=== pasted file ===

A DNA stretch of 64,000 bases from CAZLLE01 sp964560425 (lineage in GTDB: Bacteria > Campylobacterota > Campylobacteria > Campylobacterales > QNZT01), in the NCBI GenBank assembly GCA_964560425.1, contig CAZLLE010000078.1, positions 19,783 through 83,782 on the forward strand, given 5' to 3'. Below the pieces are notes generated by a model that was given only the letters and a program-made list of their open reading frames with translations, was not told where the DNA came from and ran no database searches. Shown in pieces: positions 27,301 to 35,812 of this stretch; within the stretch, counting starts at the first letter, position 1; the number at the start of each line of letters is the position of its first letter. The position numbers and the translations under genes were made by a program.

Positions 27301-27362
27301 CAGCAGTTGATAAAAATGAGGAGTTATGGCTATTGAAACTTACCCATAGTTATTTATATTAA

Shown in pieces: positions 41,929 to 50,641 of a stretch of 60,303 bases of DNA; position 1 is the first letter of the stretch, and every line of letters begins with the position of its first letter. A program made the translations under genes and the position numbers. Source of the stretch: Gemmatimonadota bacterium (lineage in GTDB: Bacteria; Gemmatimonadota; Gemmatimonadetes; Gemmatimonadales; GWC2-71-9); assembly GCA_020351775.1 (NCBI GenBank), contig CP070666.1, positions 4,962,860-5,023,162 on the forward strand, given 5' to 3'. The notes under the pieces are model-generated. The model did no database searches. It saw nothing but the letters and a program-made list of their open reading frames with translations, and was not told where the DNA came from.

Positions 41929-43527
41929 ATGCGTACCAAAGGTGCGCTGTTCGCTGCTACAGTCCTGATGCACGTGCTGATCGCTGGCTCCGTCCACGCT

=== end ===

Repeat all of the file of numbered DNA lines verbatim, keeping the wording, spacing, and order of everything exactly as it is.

A DNA stretch of 64,000 bases from CAZLLE01 sp964560425 (lineage in GTDB: Bacteria > Campylobacterota > Campylobacteria > Campylobacterales > QNZT01), in the NCBI GenBank assembly GCA_964560425.1, contig CAZLLE010000078.1, positions 19,783 through 83,782 on the forward strand, given 5' to 3'. Below the pieces are notes generated by a model that was given only the letters and a program-made list of their open reading frames with translations, was not told where the DNA came from and ran no database searches. Shown in pieces: positions 27,301 to 35,812 of this stretch; within the stretch, counting starts at the first letter, position 1; the number at the start of each line of letters is the position of its first letter. The position numbers and the translations under genes were made by a program.

Positions 27301-27362
27301 CAGCAGTTGATAAAAATGAGGAGTTATGGCTATTGAAACTTACCCATAGTTATTTATATTAA

Shown in pieces: positions 41,929 to 50,641 of a stretch of 60,303 bases of DNA; position 1 is the first letter of the stretch, and every line of letters begins with the position of its first letter. A program made the translations under genes and the position numbers. Source of the stretch: Gemmatimonadota bacterium (lineage in GTDB: Bacteria; Gemmatimonadota; Gemmatimonadetes; Gemmatimonadales; GWC2-71-9); assembly GCA_020351775.1 (NCBI GenBank), contig CP070666.1, positions 4,962,860-5,023,162 on the forward strand, given 5' to 3'. The notes under the pieces are model-generated. The model did no database searches. It saw nothing but the letters and a program-made list of their open reading frames with translations, and was not told where the DNA came from.

Positions 41929-43527
41929 ATGCGTACCAAAGGTGCGCTGTTCGCTGCTACAGTCCTGATGCACGTGCTGATCGCTGGCTCCGTCCACGCT